I think, too, that colleges are caught between the general public's expectation that they will function as skills providers (without that working-class loser taint of technical skills (which is completely undeserved in many cases)), and the older function of the academy, which is to add to human knowledge and pass it down to the next generation.

The increasing failure of high schools to provide the skills training earlier generations had only adds to the demands on colleges to be High School 2.0.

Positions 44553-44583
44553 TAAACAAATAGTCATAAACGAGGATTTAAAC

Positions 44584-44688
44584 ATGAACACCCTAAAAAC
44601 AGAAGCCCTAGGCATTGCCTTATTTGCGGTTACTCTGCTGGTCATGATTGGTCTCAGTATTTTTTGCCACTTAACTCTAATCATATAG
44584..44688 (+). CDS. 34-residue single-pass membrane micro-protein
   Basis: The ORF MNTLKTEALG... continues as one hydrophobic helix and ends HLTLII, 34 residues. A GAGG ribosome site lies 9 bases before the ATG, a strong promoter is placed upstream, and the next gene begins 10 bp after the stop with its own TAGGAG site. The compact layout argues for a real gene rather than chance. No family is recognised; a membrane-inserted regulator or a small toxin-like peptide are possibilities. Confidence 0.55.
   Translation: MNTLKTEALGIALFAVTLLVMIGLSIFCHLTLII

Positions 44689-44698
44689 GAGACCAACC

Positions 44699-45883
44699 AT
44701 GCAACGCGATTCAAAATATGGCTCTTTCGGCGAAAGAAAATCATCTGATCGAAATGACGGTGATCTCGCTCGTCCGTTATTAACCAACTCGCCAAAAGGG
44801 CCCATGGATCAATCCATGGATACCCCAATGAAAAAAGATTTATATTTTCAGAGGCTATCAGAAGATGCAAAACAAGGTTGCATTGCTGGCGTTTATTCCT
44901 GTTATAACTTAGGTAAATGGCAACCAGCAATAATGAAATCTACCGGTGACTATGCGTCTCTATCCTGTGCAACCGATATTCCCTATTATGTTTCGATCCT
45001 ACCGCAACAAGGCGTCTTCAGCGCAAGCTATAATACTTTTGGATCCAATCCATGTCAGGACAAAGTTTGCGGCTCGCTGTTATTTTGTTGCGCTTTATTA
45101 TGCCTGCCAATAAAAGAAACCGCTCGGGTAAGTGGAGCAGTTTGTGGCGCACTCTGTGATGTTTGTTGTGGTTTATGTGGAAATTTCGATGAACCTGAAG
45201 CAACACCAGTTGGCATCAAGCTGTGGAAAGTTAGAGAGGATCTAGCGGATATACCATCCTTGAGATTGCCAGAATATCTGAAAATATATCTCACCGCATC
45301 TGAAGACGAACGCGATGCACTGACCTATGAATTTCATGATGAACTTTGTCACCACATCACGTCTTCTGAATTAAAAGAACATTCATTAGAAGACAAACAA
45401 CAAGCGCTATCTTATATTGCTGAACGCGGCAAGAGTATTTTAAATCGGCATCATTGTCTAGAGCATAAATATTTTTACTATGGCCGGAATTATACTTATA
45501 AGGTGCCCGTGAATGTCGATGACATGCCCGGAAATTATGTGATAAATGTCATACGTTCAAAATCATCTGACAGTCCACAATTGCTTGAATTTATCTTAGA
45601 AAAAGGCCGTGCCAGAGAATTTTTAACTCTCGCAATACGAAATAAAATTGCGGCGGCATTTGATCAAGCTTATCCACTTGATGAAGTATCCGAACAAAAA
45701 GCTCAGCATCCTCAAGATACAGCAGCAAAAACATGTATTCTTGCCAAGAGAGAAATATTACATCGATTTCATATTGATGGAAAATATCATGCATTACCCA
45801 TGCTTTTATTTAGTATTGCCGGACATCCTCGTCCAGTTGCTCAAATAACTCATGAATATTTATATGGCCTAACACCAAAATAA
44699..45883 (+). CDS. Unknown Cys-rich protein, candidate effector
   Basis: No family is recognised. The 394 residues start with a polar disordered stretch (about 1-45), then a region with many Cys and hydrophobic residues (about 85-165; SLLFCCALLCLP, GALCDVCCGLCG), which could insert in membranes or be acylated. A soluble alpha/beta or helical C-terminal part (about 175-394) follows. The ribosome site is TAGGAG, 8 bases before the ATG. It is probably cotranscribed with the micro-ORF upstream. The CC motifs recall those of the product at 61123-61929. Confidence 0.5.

The increasing failure of high schools to provide the skills training earlier generations had only adds to the demands on colleges to be High School 2.0.


I completely agree that a liberal arts college education is useless/waste of time except as a necessary credential to get certain types of jobs. College doesn't actually teach you anything you wouldn't know if you habitually read a lot and learned grammar and spelling in the 6th grade.


The increasing failure of high schools to provide the skills training earlier generations had only adds to the demands on colleges to be High School 2.0.